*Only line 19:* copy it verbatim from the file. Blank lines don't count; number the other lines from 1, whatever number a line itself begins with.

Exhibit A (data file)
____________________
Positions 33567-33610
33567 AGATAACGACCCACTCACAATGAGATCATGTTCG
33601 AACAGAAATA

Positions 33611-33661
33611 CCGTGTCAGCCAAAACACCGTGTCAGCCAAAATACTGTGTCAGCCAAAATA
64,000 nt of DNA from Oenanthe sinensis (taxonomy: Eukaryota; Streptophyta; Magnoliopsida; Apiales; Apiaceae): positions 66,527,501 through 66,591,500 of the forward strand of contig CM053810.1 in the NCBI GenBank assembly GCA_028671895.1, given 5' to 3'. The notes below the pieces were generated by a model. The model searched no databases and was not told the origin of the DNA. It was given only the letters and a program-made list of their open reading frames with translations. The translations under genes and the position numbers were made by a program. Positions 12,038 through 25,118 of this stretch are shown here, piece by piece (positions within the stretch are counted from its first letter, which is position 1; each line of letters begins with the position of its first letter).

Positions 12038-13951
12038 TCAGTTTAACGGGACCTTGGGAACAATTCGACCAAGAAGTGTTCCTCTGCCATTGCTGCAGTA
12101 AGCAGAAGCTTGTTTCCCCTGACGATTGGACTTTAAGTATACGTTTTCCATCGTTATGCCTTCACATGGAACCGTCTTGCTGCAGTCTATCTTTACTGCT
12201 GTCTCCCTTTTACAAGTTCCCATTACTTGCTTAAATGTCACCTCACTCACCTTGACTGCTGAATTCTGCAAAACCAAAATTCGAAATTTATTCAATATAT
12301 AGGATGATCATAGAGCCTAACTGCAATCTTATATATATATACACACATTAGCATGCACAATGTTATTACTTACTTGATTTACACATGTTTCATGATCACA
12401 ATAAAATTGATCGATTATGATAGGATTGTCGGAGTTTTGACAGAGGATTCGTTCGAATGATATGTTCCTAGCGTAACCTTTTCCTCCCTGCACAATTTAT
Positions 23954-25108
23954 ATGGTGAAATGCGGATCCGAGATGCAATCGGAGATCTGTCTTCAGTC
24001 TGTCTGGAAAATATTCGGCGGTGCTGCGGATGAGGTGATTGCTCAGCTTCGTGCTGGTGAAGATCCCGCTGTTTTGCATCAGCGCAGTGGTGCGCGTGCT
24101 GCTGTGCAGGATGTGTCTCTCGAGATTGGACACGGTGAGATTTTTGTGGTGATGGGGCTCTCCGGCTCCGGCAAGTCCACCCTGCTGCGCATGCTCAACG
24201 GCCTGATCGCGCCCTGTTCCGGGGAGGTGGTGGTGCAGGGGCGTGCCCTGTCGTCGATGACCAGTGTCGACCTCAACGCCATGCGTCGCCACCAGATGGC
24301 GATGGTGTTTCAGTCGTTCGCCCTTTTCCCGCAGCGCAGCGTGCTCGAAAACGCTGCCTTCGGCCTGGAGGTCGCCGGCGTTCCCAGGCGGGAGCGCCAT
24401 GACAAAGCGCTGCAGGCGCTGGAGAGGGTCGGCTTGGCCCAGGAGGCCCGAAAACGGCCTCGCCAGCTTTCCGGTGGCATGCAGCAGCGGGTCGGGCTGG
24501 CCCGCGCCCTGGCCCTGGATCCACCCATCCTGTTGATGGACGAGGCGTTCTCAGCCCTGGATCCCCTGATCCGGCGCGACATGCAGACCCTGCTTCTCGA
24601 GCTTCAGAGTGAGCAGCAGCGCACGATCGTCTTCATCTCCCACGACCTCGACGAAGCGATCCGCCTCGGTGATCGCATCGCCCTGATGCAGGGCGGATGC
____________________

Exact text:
24401 GACAAAGCGCTGCAGGCGCTGGAGAGGGTCGGCTTGGCCCAGGAGGCCCGAAAACGGCCTCGCCAGCTTTCCGGTGGCATGCAGCAGCGGGTCGGGCTGG